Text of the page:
That was my whole point, it didn’t have a “minimal” effect on the performance. Features shouldn’t impact the performance of a device, especially ones that aren’t essential to the everyday use of it. And by the way, I’m an Android user, not an iOS one.

    • CraigR

      A bit harsh branding someone an idiot because you don’t agree with their view. Honestly I think that every smartphone on the market has features that are of no use in your daily use of your phone!

      • Theunis Jansen van Rensburg

        Nowhere did I brand anyone as an idiot. The point I was making that the features shouldn’t impact the performance of a device, especially ones that aren’t essential to the everyday use of it.

        • CraigR

          No Theunis, I was referring to the comment on MikeN – sorry, I should have replied under his comment!

    • Craig K

      I think this article sums up the most of smartphone users. Even though I have an S4, i understand what he says when he refers to certain features not performing as consistently as one would expect. I’ve even considered selling the phone as I’m wasting it’s talent, but then remembered why I actually got the phone in the first place… An no, it’s not an Apple knob type of speak, it’s the plain honest truth that applies to each and every smartphone on the market, iPhones included… It seems manufacturers are installing these apps to win sales, all gimmicks that sweetens the deal, but day-to-day living is another story altogether…

    • c2droid

      Every phone manufacture sells there new phones with a number of new features. It is about differentiation to attract users to upgrade, e.g. Apple is king at this, but I think it is also the implementation of patented features, establishing them in a production product for future protection. Who knows how these features will evolve into something that does become invaluable to users. If all android phones only supported stock android, then wouldn’t it be just like Apple with the exception of the hardware? Manufactures want to differentiate, that is the value with Android. How many Apple manufactures are there? What choices do consumers have with Apple? I prefer choice and customization over one size fits all. I applaud Samsung for including many features, useful daily or not, perhaps inspiring new features that will be more useful. We are experiencing a wonderful point in evolution of mobile computing and should encourage manufactures to push the envelope of new use cases and features, not choke them off with our limited vision.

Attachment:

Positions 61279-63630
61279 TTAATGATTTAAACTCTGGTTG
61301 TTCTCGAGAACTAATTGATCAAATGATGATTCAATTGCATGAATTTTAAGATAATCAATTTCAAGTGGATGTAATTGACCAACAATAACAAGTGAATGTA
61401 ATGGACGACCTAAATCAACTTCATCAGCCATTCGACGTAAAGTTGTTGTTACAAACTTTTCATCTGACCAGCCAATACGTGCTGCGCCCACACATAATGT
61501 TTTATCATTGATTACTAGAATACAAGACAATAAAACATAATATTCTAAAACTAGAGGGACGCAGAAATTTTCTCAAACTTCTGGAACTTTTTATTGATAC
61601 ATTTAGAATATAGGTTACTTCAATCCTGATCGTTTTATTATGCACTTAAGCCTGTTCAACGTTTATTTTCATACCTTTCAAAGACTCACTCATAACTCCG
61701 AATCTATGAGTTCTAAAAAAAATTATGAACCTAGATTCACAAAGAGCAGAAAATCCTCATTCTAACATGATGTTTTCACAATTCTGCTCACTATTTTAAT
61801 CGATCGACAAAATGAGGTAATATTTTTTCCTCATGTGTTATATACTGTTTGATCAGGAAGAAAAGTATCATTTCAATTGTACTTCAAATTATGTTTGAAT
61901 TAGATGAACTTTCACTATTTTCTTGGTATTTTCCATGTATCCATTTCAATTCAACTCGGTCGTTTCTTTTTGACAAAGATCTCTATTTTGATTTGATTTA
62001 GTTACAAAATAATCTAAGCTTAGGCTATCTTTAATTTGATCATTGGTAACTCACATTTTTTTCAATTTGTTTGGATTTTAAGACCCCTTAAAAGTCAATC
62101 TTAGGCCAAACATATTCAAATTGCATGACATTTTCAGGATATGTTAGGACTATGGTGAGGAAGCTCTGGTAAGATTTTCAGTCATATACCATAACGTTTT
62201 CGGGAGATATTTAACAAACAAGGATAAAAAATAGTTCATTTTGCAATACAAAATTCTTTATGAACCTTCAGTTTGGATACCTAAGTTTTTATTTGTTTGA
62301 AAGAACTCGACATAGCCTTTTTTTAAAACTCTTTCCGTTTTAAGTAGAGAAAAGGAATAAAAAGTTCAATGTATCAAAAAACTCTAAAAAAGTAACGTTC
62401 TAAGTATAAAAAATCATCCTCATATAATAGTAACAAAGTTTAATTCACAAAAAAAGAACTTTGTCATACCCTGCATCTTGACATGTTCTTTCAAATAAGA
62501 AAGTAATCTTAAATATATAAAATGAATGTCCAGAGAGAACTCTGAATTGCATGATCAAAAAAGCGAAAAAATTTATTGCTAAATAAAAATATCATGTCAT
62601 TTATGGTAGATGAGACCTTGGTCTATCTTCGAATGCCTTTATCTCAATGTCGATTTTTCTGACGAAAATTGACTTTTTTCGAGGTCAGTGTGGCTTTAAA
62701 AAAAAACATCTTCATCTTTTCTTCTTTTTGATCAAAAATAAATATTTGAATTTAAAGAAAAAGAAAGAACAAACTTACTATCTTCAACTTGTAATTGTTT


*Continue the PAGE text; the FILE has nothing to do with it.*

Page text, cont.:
• Frikkie Van Biljon

      I agree that a lot of the S4’s functionality is impractical for everyday use.

      Although, the next challenge for the smartphone developers aren’t really set on the hardware specs level but more on how to utilize the hardware through software.

      When you buy a smartphone today, you expect certain basic functionality from it. E.g. It has a camera. A HD screen. High-end processor etc.

      But how you interact with the hardware will be the next challenge.

      I don’t think any smartphone has it right at the moment, since the experience is kind of the same across all platforms. (E.g You can take panoramas with most phones. You can video-chat. You can watch HD movies. Etc,etc….)

      Hardware alone is not enough to define a smartphone.

      One has to give Samsung the recognition for trying to implement the hardware in a new and different way even though it is not yet completely spot-on.

    • Touf

      Thats why i got the S4 mini. Does the job, decent spec, none of the “excess”

      oh… and its not a tank… 🙂